In an unprecedented coincidence, two hurricanes 5,600 miles apart will impact two popular island paradises on the same day.
Category 3 Hurricane Gonzalo will track over Bermuda this afternoon. Soon-to-be Hurricane Ana is set to pass close to Hawaii tonight.
Since 1950, both islands have not had a hurricane pass within 150 miles of them during the same month, let alone the same day.
As of 11 a.m. EDT, Gonzalo remains a powerful category 3 hurricane with 125 mph sustained winds, and will be making its closest approach to Bermuda at approximately 5 p.m. local time this evening. Outer rainbands and tropical storm force winds are closing in on the tiny island that 65,000 people call home.
Hurricane Gonzalo is forecast to bring sustained winds of 120 mph with gusts to 150 mph to Bermuda as it passes.
A destructive storm surge of 10-15 feet will accompany the storm, as well as 3-6 inches of rain. In a Sandy-like bout of bad luck, the worst of the storm surge should arrive very close to high tide (4:44 p.m. local time), resulting in an extraordinary “storm tide.”
This is shaping up to be a historic storm for the island of Bermuda, joining the ranks of very few major hurricanes to pass so close to the island. Since 1851, only four major hurricanes have come within 20 miles of Bermuda, and Gonzalo is poised to be the fifth.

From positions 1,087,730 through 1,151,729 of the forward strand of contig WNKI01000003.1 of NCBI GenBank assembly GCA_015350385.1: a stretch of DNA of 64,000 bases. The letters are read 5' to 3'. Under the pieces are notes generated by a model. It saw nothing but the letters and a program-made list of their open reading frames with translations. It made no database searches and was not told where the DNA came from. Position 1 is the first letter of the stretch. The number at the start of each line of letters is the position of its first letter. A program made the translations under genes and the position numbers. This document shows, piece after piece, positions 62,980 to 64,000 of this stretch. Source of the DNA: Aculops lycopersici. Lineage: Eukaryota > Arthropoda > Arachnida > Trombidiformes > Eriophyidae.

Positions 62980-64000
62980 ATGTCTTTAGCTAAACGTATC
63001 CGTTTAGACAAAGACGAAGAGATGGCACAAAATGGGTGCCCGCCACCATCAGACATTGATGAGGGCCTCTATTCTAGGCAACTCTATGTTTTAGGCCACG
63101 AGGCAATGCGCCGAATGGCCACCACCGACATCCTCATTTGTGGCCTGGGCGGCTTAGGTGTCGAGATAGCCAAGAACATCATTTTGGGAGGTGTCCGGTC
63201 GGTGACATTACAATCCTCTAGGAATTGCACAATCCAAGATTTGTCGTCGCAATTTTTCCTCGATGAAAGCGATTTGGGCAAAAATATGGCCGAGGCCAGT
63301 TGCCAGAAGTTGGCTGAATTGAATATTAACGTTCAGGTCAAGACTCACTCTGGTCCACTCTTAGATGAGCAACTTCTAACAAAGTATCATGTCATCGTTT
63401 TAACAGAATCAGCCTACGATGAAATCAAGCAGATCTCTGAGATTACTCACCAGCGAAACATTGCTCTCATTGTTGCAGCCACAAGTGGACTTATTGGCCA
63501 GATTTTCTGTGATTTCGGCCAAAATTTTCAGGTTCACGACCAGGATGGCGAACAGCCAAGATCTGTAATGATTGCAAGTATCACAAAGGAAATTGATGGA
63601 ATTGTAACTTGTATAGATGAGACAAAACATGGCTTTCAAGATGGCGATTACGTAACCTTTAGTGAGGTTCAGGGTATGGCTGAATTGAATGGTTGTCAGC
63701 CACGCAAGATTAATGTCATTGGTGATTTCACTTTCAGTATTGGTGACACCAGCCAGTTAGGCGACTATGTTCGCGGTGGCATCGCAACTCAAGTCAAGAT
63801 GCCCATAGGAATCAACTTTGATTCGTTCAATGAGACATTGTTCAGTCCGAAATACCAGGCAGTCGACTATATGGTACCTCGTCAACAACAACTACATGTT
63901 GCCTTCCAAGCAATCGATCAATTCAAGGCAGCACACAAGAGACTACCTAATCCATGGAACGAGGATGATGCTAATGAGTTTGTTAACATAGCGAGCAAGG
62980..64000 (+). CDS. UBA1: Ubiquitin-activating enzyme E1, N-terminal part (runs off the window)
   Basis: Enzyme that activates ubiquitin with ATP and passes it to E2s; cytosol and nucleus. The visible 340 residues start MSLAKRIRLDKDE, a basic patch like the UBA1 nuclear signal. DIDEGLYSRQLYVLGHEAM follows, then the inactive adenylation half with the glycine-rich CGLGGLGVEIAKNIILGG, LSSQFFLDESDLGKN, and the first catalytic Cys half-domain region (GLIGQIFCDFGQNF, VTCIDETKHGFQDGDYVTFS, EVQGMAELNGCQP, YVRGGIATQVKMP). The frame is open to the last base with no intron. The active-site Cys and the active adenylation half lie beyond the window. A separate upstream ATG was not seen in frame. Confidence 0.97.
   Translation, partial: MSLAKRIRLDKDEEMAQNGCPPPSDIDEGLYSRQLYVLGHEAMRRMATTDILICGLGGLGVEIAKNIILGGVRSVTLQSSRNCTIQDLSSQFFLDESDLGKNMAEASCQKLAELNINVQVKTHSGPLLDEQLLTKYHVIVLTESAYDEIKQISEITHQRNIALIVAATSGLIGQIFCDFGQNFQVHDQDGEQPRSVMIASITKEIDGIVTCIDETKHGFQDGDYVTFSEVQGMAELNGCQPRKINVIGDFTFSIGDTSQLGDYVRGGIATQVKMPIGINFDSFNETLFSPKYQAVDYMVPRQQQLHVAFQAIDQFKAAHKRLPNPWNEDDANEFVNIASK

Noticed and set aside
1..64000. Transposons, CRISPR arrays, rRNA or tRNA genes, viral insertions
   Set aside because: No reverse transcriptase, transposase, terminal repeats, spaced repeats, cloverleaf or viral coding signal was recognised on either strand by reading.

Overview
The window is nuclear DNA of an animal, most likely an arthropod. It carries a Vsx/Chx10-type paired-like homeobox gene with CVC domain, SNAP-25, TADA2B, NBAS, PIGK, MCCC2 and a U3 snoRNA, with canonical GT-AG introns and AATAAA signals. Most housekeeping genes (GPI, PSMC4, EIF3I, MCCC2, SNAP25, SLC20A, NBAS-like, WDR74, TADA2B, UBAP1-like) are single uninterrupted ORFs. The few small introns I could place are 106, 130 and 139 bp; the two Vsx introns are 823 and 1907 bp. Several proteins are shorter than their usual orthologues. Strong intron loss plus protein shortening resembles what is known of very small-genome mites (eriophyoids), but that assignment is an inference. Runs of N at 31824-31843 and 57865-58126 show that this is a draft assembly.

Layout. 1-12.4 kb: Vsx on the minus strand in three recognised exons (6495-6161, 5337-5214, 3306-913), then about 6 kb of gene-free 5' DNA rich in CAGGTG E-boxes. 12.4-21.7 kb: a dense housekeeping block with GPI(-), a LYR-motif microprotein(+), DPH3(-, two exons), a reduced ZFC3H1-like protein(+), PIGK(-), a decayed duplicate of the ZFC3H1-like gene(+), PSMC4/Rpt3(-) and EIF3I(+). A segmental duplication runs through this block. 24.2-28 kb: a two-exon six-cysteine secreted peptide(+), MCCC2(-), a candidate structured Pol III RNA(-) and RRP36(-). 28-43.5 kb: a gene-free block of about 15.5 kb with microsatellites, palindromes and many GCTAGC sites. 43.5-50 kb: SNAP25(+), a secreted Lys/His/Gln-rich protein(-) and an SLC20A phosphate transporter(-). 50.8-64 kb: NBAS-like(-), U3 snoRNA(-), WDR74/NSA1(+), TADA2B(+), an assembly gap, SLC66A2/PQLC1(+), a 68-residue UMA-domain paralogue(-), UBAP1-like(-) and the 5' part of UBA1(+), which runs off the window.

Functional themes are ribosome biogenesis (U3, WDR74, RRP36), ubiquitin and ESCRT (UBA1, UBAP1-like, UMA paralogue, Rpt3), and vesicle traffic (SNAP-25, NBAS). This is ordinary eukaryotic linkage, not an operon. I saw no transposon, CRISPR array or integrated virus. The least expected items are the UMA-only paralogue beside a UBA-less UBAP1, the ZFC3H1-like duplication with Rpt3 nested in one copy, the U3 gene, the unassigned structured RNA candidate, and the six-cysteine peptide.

The last one was Fabian in 2003, but before that, you have to go back to 1926. The map below shows the tracks of the four prior major hurricane close encounters. If Gonzalo’s peak sustained winds remain at 125 mph or higher, it will be the strongest storm in Bermuda’s history. However, as wind shear increases throughout the day, it should weaken slightly, though still remain a dangerous category 3 storm.
Tropical Storm Ana
5,400 miles to the west of Gonzalo, Tropical Storm Ana, now packing 70 mph sustained winds, is poised to intensify and brush by Hawaii as a hurricane tonight and into the weekend.
You may recall that Tropical Storm Iselle made a direct landfall on the Big Island back in early August, and then Hurricane Julio passed a few hundred miles north of the islands a week later. Keeping the active Central Pacific season going, Ana will pass about 120 miles south of the Big Island and bring tropical storm conditions, including heavy rain, large swells and surf, and damaging wind.
Heavy rainfall of 6-12″ could cause flash floods and mudslides.
A sure sign of the changing seasons, the peaks on the Big Island of Hawaii just received a few inches of snow three days ago! Now it’s time to ditch the snow shovels for a hurricane shelter.
Using Ana’s forecast closest distance from the islands as a rough guide, a search for previous hurricanes to pass within 150 miles of any of the islands yields just eight storms.
Of course, Iselle from a couple months ago would make nine. The last time two of them occurred in the same year was 1957.
After this flurry of activity in the tropics, there is nothing waiting on deck in the Atlantic, but a new tropical depression is close to forming south of Mexico. The next name on the East Pacific list is Trudy.